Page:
The public wants to know who and where these offenders are, but the public does not know what to do with the information they receive. Often times, releasing information to the public results in angry cries. When the public learns that these offenders are being released into their communities, their fear of these people leads them to fight back. The public often will try to free their communities of the offender: "it sets a person up to be hounded out of every community" (Canadian Press Newswire, July 1996), such as was the case for Roger Bourgeois, a convicted paedophile, who was forced out of Edmonton, and subsequently out of Elkford, BC. Other times, the angry calls of the public can lead to further calls for legislative changes in relation to dangerous offenders, for releasing information about an offender only brings out further fear and anger towards offenders. In reaction to the public, the offender may go underground and away from treatment.

By notifying the community of these offenders, we are not helping society, nor are we reducing recidivism rates. We are simply displacing the problem onto someone else's shoulders, and making it impossible for an offender to be successfully reintegrated: in essence, we are "setting them up to fail" (LeBlanc, 1997, p. 3).


People get their information about crime from a number of sources, but one major source for information is the media. The media are a powerful way of getting messages across to citizens, since up to 95% of people use the media as a prime source for all types of information (MacLatchie, 1987, p. 57). In relation to courts alone, frequent sources of information for respondents were reported as the following: 54% television news, 51% newspapers, 28% radio news, 19% television drama, 18% magazines, 18% people known in the legal profession, 6% having been a juror, 6% other personal court experiences, 9% people known who have been a juror, 10% people known with court experience, and 16% from school or library (Surette, 1992, p. 82).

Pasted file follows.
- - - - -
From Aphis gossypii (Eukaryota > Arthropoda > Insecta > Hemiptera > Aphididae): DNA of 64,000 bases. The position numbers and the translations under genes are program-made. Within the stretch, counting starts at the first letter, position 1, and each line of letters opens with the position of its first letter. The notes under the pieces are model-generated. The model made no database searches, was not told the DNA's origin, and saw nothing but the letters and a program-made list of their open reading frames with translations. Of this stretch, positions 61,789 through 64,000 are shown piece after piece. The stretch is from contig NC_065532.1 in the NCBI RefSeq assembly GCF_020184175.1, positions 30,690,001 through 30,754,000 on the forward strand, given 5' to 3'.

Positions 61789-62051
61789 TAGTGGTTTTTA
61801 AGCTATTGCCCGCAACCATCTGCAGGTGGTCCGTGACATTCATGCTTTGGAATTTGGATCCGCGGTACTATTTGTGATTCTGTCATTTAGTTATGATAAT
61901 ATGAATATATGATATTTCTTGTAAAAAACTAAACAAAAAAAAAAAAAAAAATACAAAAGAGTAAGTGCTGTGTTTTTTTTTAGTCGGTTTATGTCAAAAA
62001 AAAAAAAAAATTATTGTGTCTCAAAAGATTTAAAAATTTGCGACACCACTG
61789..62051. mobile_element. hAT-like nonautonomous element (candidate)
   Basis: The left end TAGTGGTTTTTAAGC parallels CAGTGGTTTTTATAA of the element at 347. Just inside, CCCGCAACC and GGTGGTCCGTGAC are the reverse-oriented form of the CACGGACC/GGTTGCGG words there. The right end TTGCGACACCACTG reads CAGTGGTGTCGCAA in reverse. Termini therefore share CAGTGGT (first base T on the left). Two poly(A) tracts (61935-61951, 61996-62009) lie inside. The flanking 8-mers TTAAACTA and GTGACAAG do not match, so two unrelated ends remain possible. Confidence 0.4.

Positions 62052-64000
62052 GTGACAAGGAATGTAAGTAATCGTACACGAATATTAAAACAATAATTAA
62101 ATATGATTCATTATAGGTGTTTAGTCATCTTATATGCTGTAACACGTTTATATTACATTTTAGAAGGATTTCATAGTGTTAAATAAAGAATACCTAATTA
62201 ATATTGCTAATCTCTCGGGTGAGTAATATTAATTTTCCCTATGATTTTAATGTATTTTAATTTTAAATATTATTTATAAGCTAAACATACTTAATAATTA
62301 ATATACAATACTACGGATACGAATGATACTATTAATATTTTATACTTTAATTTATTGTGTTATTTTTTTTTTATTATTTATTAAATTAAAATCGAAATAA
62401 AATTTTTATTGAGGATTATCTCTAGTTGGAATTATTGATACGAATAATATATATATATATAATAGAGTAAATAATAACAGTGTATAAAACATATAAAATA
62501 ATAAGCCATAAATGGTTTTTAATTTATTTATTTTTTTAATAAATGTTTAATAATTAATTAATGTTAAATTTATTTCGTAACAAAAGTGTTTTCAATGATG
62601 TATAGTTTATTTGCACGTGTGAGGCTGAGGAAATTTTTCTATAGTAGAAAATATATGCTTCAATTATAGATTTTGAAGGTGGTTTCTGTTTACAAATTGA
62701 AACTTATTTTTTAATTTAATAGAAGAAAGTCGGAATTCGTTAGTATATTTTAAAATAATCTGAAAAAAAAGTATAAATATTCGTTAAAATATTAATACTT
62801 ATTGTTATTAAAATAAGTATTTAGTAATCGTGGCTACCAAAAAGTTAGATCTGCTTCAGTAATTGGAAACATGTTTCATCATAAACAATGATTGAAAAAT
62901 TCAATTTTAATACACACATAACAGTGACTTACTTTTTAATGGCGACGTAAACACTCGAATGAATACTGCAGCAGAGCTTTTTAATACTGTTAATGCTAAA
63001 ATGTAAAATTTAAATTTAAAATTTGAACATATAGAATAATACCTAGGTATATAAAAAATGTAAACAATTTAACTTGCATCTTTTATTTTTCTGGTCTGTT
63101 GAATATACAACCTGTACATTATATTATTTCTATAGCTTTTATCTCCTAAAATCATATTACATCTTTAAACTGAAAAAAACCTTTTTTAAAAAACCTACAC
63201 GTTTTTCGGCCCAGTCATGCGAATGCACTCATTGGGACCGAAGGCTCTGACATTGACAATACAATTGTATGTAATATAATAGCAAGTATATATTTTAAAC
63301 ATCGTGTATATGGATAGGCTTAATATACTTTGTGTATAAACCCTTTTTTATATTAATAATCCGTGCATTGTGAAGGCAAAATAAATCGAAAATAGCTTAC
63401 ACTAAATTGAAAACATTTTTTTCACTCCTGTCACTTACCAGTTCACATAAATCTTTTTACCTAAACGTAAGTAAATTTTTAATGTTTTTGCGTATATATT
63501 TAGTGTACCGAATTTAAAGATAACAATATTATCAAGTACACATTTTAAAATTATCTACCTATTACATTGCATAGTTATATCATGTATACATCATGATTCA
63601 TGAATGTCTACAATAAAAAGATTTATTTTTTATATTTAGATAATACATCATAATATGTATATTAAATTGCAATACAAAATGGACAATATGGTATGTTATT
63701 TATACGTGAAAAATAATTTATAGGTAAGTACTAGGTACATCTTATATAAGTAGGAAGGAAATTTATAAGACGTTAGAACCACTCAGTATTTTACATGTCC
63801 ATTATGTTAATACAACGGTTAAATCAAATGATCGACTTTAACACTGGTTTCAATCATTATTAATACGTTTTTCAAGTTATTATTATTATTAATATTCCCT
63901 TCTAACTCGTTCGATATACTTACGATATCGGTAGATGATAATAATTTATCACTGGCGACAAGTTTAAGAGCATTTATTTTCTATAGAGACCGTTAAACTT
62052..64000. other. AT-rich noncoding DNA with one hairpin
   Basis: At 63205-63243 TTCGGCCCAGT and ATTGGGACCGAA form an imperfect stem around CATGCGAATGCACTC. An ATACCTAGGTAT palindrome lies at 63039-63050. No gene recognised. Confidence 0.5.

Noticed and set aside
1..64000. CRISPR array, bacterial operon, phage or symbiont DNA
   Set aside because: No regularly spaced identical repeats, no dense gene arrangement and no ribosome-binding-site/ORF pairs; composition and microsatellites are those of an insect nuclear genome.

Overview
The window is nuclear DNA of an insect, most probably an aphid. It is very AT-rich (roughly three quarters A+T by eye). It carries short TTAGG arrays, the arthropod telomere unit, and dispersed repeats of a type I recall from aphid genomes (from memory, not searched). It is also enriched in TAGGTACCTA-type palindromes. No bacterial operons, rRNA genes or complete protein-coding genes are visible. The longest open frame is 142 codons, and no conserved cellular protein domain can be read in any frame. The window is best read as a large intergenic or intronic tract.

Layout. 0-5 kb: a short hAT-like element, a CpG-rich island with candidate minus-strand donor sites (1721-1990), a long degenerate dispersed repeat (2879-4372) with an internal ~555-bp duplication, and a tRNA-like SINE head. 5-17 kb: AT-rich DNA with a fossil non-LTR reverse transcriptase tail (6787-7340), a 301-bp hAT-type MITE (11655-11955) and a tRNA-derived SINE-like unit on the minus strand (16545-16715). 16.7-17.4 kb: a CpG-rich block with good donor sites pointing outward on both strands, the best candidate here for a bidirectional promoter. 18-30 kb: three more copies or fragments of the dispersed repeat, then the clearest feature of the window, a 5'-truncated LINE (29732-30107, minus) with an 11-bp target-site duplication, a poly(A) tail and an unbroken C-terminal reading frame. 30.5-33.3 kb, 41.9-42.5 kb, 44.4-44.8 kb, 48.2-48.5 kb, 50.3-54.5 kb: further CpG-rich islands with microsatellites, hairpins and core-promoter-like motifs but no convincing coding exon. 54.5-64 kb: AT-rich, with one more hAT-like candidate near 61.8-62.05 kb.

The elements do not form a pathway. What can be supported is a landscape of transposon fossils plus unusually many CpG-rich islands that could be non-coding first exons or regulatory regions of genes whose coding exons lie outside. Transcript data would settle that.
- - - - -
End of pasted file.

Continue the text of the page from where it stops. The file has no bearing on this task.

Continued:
Many studies have looked at the way in which the media portray crime and how their portrayals effect levels of fear. It has been found that the media tend to disproportionately represent violent accounts of crime. The media cover events which are "intense, exciting, arousing, or extreme" (MacLatchie, 1987, p. 340).

The media have not always expressed such a grand interest in crime, but they always have shown some interest in the subject. In 1922, Lipton (as cited in MacLatchie, 1987) did a study of pre-World War I papers, and found that the papers of that era gave only 6% of their space to crime and violence (p. 340). Interest in crime news has increased greatly in recent years. The Toronto Star was examined, and it was found that from 1991 to 1993, the number of articles on crime increased by 37% (MacDonald, 1995, p. 153). A study done in Canada, in 1988, which examined over 800 newspaper articles, found that over half of the stories dealt with violent crimes, and half of these violent crimes dealt with murder (Bonta & Hanson, 1994, p. 28). This is very disproportionate, considering the fact that violent crimes constitute only approximately 11% of all crimes reported in Canada, and murder constitutes less than 1% of all reported Criminal Code incidents.